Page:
2

That is the question. Have nothing more to add.

  • Paneer and Cottage cheese are different types of cheese. – Doug Dec 30 '14 at 16:35
  • You can calculate by using the percentage of fat in the cream and adding just a bit more. – Mr. Mascaro Dec 30 '14 at 16:47
  • @doug read the first statement here--khanapakana.com/recipe/5f64e7c8-d096-4eab-869c-fb9788692de8/…. – Aquarius_Girl Dec 30 '14 at 17:28
  • Well England must have a different opinion to the US. Here paneer is a semi hard cheese as depicted in the image on the site you just linked to. However cottage cheese looks more like this -> en.m.wikipedia.org/wiki/Cottage_cheese . I'm also sure the Indians will be quite offended by people branding lovely paneer cheese to horrible tasteless cottage cheese. – Doug Dec 30 '14 at 17:49
  • @jbarker2160 I doubt that the OP knows the percentage of fat in his cheese – rumtscho Dec 30 '14 at 18:25
1

A half gallon of whole milk makes about 10 ounces of paneer (From the kitchn). So conversions and cross-multiplication later, about 670ml of whole milk will make about 100g of paneer. Since it's not an exact science, how about using a quart (946ml) of milk, 2 TBS of lemon juice and 1/8-1/4 tsp salt. That should yield about 140g of cheese, giving you a little bit left over.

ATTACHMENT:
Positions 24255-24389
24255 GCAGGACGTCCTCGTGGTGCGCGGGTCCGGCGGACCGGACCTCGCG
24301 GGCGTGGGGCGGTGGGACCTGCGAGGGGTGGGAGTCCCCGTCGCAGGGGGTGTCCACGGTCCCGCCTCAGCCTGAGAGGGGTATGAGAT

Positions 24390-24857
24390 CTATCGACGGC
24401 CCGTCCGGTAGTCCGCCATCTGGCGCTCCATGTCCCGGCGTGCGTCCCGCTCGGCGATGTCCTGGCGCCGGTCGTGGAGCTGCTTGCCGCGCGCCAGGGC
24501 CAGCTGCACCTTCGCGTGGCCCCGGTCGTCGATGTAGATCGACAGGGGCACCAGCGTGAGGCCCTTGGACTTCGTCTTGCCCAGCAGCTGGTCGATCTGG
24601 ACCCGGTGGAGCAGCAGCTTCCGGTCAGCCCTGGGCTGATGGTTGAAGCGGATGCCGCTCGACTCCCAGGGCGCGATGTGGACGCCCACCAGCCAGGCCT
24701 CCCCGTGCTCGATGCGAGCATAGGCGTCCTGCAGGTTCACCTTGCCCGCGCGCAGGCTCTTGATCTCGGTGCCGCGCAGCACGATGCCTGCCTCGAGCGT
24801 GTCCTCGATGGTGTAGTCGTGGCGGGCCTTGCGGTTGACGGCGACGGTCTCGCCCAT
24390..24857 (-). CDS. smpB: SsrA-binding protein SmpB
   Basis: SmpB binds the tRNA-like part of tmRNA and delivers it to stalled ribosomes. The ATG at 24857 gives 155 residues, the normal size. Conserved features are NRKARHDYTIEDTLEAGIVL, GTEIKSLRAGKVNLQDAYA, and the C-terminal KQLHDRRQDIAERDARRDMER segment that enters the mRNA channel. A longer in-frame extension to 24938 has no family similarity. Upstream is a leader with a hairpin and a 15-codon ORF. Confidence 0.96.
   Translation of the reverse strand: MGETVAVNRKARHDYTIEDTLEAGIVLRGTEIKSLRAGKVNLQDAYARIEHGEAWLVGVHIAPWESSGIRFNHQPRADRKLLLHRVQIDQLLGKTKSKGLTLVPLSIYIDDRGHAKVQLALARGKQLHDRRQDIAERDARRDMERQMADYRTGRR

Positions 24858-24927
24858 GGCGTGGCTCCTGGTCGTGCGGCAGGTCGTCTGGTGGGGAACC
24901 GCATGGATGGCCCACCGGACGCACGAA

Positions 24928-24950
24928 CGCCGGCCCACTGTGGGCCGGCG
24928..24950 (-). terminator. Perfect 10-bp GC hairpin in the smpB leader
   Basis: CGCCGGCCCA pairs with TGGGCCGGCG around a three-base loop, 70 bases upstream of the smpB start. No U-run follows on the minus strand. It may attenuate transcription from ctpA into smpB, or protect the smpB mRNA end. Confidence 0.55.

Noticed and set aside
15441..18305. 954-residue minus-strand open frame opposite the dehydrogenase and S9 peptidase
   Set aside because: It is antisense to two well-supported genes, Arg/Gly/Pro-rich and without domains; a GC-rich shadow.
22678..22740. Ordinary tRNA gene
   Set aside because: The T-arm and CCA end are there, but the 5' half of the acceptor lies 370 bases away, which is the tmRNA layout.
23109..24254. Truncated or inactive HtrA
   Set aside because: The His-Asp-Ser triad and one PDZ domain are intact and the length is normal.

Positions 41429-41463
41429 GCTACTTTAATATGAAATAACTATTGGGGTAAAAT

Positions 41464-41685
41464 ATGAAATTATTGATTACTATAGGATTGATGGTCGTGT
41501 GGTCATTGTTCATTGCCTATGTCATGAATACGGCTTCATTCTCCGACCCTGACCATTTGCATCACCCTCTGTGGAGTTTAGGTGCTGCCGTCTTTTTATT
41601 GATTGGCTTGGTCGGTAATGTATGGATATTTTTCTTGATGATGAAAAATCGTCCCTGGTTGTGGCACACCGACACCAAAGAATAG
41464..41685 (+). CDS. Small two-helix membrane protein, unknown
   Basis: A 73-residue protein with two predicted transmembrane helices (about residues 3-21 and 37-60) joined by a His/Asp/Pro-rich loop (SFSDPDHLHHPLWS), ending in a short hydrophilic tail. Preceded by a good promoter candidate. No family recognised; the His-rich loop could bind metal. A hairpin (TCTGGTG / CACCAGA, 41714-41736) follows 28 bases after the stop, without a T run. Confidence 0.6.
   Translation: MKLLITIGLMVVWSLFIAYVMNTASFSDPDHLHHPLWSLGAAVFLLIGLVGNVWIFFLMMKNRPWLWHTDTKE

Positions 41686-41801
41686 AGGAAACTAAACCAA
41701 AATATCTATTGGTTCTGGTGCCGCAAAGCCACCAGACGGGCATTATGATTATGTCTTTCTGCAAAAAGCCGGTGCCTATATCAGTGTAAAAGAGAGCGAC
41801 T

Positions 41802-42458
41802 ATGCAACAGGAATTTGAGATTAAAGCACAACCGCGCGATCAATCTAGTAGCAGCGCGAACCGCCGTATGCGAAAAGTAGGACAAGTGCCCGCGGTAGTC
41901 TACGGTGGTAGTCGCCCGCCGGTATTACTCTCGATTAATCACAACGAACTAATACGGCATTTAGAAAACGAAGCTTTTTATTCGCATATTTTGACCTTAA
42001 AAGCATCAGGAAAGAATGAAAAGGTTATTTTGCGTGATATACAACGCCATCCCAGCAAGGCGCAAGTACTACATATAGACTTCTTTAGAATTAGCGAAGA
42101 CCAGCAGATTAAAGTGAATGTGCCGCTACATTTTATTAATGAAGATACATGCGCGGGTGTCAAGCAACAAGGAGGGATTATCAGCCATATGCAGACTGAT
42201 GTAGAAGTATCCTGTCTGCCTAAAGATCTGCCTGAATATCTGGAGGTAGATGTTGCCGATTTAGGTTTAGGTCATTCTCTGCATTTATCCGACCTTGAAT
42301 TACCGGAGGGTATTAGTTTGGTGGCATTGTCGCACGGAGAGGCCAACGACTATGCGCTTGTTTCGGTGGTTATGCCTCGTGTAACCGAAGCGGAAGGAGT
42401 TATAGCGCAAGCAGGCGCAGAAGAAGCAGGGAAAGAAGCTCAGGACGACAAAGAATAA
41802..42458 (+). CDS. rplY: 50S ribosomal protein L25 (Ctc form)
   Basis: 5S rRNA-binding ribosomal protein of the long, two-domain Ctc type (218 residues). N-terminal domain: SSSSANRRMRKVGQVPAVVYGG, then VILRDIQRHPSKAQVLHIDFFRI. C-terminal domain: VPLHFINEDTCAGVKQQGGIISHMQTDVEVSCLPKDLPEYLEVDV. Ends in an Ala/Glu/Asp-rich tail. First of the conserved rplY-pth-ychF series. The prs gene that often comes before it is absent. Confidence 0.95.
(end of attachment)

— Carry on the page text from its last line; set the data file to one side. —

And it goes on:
0

This answer is assuming 3.5% butter fat for the whole milk(UK regulations).

Paneer is between 25% and 27% butter fat.

Since the ratio of fat in milk is mass(or weight depending on the country) per unit volume we can quickly calculate that it would take between 715 and 775 mL of whole milk (assuming all milk fat is captured in the curd) to yield the 25 to 27g of fat that we need for true paneer.

This calculation is even better than a rough recipe because you can gather your curds and press out the liquid until you reach your magic 100g number, ensuring that you have made real paneer and not some other farmers cheese (such as Tvorog which has a higher moisture content or Branza\Brynza which has less before brining.)

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